Ganassi Team Goes One-Two At Daytona

The Chip Ganassi No. 01 shared by Scott Pruett, Memo Rojas, Joey Hand and Graham Rahal won the Rolex 24 At Daytona Saturday and Sunday at Daytona Int'l Speedway. (Grand Am photo).
Scott Pruett takes the checkers to win the Rolex 24 At Daytona. (Scott LePage/MotorRacing Photo)
Scott Pruett takes the checkers to win the Rolex 24 At Daytona. (Scott LePage/MotorRacing Photo)

DAYTONA BEACH, Fla. — It was a long 24 hours, but in the end it was favorites that drove into the sunset in the 49th annual Rolex 24 At Daytona that concluded Sunday afternoon at Daytona Int’l Speedway.

Defending Grand Am Rolex Series champions Chip Ganassi Racing with lead driver Scott Pruett captured the twice-around-the-clock classic with an impressive one-two-finish in the event at the 3.56-mile road course, despite a yellow flag with only nine minutes remaining and the green flag waving for a one-lap dash to the checkered flag with less than two minutes in the race.

Pruett shared the winning No. 01 Telmex BMW Riley with his regular co-driver Memo Rojas, road-racing veteran Joey Hand and IndyCar ace Graham Rahal.

“Our car ran and ran and ran. This is just truly awesome to have a one-two finish. It is just incredible,” Pruett said. “I can’t say enough about my Ganassi guys. The 01 car has finished every lap the last five years. That is just incredible.”

The team battled from behind multiple times during the event en route to winning by a mere 2.070 seconds over their teammates — Scott Dixon, Dario Franchitti, Juan Pablo Montoya and Jamie McMurray in the No. 02 Target Riley BMW.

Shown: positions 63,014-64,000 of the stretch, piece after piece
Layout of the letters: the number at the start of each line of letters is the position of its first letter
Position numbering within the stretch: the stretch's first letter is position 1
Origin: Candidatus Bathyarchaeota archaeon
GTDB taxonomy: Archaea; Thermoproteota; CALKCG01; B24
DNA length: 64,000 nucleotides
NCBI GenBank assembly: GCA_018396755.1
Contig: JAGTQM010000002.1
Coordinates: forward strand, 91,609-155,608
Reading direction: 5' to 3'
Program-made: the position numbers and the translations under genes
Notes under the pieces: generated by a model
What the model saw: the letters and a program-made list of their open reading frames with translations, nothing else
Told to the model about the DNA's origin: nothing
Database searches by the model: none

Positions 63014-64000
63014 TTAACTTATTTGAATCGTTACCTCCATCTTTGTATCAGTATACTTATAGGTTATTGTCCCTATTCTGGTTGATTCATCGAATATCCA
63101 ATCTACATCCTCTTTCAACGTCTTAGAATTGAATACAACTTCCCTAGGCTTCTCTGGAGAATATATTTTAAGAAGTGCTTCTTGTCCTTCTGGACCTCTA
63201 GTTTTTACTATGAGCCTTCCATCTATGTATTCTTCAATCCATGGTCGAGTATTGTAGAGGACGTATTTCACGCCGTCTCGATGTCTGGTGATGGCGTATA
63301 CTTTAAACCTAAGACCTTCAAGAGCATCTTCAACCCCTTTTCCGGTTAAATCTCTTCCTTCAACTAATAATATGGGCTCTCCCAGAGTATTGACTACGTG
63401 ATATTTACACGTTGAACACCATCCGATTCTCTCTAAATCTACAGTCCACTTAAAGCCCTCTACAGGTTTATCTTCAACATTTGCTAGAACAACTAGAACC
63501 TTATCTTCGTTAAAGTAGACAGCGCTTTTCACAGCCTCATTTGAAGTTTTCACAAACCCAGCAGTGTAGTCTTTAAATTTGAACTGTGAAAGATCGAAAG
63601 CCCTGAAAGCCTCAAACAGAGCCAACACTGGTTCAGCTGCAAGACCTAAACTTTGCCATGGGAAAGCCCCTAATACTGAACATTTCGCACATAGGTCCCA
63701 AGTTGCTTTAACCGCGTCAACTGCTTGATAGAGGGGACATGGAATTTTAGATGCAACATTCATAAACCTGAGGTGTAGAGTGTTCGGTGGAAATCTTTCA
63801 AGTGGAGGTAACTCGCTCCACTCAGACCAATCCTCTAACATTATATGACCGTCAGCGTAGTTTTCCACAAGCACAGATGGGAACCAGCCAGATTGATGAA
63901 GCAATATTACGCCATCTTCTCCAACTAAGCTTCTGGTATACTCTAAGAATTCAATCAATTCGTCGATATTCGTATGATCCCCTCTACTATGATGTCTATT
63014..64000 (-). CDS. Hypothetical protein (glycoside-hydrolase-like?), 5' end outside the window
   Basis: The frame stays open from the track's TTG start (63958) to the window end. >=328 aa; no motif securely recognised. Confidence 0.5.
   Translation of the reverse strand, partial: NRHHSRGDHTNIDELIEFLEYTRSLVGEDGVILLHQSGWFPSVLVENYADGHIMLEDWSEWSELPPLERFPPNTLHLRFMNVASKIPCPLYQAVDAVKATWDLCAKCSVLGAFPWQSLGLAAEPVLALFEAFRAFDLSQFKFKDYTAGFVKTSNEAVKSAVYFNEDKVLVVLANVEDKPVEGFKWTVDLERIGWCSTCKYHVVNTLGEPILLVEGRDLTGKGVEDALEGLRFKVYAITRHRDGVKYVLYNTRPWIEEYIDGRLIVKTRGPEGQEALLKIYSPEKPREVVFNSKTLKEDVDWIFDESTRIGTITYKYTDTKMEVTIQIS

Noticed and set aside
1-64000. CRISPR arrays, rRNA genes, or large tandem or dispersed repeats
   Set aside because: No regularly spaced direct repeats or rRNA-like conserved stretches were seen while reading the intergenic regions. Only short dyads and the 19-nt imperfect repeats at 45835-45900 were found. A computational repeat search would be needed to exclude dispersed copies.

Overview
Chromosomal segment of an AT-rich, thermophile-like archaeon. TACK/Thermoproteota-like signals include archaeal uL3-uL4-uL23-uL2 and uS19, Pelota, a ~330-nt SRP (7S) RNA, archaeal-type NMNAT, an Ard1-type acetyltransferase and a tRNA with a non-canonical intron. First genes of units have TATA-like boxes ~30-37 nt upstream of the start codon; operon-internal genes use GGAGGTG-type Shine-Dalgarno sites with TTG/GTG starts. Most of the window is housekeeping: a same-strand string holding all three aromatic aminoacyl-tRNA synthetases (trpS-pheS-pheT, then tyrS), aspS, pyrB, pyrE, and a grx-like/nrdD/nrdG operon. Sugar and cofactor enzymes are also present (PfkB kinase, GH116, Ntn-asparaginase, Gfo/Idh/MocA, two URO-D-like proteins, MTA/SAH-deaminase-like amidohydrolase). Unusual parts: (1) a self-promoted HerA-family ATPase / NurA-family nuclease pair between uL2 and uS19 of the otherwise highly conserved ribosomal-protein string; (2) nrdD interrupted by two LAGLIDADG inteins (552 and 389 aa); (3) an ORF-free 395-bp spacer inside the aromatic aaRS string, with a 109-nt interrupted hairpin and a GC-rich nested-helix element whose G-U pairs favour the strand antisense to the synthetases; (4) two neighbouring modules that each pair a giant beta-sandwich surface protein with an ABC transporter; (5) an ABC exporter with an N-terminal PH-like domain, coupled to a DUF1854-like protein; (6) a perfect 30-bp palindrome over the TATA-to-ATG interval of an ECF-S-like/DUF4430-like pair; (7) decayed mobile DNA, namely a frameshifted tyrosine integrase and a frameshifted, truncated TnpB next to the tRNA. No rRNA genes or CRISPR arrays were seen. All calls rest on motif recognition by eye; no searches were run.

“I couldn’t be happier for the team,” said Ganassi, whose teams have now won the Daytona 500, Indy 500, Brickyard 400 and Rolex 24 within a 12-month period. “This is what it is all about. I’m just happy to be part of it.”

While Pruett and Rojas won Daytona for the fourth time, Rahal and Hand were first-time winners in the event. Rahal’s victory came exactly 30 years after his father Bobby went to victory lane at Daytona.

Within the first hour of the race Pruett called for a gear change in the No. 01 and persuaded team manager Tom Keene to call for the change. The team lost only a few minutes on pit lane and rejoined the battle.

Then with the two Ganassi cars battling for the lead Sunday morning, Hand hit a tire lying on pit lane while exiting the pits and was called back to the pits for a 30-second penalty. Hand then pulled a triple stint behind the wheel and drove away from his leading teammates to put the car back into contention.

Keene then called for a pit stop under yellow with less than two hours remaining and that combined with Pruett’s hard-charging style propelled the No. 01 back to the lead and Pruett took the lead on lap 694 and held it until the checkered flag which waved after 720 circuits.

Placing third was the No. 9 Action Express Racing Porsche Riley, which won the race in 2010, shared by Joao Barbosa, Terry Borcheller, Christian Fittipaldi, Max Papis and J.C. France. The final car on the lead lap in fourth place was the United Autosports with Michael Shank Racing Ford Riley with drivers Martin Brundle, Mark Blundell, Marc Patterson and Zak Brown sharing the wheel.

Taking the victory in the GT class, completing 684 laps, was The Racers Group Porsche GT3 steered to the checkered flag by Andy Lally with Steve Bertheau, Spencer Pumpelly, Brendan Gaughan and Wolf Henzler also taking turns at the wheel.

“We have never rubber banded in a race like this. We were up two, down two and all around the board,” Lally said. “It all comes down to the quality of cars that the guys at TRG built. It’s a 24 hour race and it is a team race. You do not win this race without great teammates.”

Runner-up in the GT class was the Porsche GT3 racer of Paul Miller Racing for drivers Bryce Miller, Rob Bell, Bryan Sellers and Tim Sugden. Third was the Dempsey Racing Mazda handled by Joe Foster, Patrick Dempsey, Charles Espenlaub and Tom Long.

There were 23 yellow flags during the event, including a two-hour and 45-minute slowdown in the early hours of the morning because of fog.